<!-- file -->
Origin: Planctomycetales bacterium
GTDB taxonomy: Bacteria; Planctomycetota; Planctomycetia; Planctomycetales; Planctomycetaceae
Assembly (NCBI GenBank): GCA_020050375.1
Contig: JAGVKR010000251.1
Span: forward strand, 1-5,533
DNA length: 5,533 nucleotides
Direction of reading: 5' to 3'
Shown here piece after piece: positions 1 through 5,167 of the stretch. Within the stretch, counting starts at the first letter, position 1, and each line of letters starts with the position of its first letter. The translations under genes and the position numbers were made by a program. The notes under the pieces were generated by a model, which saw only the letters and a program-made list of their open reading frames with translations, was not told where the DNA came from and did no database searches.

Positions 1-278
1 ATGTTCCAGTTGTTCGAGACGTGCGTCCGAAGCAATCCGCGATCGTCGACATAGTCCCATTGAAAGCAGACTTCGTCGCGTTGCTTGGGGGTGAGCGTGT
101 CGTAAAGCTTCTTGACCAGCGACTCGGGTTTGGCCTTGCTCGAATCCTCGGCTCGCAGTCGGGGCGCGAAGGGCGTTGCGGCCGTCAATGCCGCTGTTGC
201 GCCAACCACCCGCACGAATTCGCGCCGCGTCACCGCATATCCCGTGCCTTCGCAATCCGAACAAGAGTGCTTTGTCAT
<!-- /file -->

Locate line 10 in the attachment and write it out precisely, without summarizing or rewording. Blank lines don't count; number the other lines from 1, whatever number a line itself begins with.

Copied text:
1 ATGTTCCAGTTGTTCGAGACGTGCGTCCGAAGCAATCCGCGATCGTCGACATAGTCCCATTGAAAGCAGACTTCGTCGCGTTGCTTGGGGGTGAGCGTGT